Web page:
Residents object to nursing home plans for green space

By Maurice Garvey

OVER 400 residents took to the streets on Saturday to support the ‘Save the Clondalkin Convent Campaign’ – voicing their opposition to proposals for a 155-bed nursing home in the heart of the village.

Plans by Bartra Property Ltd were approved by South Dublin County Council, and an appeal is currently in place with An Board Pleanála, which is due to make a decision by October 21.

Convent Clondalkin pic by Tommy Keogh compressor

A large crowd turned out for the Save the Clondalkin Convent campaign (Images: Tommy Keogh)

The campaign has come together in recent months to object to the development, which if approved, would be built on green space beside the 162-year-old convent.

 Barta Property Ltd is part of the wider Bartra Capital Property group founded by developer Richard Barrett.

Members of the campaign group say they are frustrated with the lack of consultation by the Presentation Sisters, urging them to “talk to residents”.

 They are also concerned with the aesthetics of the proposed new build, which they say, “contrasts negatively with the beautiful surroundings of the convent” and adjoining church.

 Spokespeople for the group, Eddie Murphy and Monica McGill, say Clondalkin is attracting more visitors, due to the development of Brú Chrónáin at the Round Tower visitor centre.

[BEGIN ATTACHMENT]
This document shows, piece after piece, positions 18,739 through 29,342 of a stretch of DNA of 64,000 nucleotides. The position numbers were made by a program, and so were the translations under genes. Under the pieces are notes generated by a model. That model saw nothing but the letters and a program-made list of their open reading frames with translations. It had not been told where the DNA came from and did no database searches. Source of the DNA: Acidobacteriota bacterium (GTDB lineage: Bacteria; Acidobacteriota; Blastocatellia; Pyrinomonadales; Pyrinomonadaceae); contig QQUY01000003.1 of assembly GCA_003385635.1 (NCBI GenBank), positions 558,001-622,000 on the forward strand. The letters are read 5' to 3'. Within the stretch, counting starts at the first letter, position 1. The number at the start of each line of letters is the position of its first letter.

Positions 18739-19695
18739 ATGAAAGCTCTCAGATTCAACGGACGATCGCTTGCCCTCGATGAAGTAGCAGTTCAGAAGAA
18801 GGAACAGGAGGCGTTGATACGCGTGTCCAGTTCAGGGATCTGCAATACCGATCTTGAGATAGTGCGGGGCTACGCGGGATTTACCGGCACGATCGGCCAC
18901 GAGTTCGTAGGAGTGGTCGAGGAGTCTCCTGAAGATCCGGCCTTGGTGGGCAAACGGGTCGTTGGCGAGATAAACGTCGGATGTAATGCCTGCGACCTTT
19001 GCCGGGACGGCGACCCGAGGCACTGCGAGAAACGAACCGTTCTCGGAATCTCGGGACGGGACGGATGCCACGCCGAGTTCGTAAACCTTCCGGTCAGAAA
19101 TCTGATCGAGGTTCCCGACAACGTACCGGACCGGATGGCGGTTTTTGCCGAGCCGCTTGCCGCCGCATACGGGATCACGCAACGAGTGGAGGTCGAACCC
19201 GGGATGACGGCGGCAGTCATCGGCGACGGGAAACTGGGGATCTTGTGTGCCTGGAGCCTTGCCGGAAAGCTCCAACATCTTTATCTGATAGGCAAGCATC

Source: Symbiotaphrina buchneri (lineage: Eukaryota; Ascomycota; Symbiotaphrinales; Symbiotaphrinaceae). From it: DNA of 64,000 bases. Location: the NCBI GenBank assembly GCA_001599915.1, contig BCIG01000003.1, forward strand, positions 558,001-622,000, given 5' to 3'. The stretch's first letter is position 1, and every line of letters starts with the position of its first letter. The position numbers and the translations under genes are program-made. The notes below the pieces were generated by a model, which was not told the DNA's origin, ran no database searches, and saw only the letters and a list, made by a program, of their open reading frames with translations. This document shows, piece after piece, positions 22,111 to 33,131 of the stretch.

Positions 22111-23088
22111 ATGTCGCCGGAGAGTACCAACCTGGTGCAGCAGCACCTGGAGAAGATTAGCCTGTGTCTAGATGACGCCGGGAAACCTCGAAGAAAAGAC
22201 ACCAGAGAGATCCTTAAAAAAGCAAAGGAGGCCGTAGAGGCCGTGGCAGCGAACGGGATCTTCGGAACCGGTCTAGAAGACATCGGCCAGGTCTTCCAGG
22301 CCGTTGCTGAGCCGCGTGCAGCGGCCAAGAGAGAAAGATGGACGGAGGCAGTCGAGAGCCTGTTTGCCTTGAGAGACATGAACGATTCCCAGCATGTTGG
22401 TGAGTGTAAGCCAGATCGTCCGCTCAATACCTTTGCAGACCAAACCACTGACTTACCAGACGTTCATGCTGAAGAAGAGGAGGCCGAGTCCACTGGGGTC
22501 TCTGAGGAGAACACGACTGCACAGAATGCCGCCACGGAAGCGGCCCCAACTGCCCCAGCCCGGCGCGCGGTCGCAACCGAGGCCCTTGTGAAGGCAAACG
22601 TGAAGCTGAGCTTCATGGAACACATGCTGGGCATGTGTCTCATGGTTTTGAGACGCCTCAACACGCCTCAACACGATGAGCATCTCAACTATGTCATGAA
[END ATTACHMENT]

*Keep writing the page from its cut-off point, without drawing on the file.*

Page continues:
Convent March 2 compressor

Residents protesting at the weekend

 “The campaign is based on us taking a stand to save as much of the old village as we can and voice our opposition to plans that will dwarf what is part of our heritage,” they said.

 “We respect the needs of the local Presentation Sisters to develop facilities for the more senior members of their order but we do not accept that another nursing home of this size is needed in the heart of what is already a busy, built-up and at times, clogged-up village.

 “This is a valued green area, used by local primary schools and the new proposed development is out of scale and out of taste with the surrounding buildings.

 “There is also a colony of swifts and bats whose habitats would be obliterated if the building works go ahead.”

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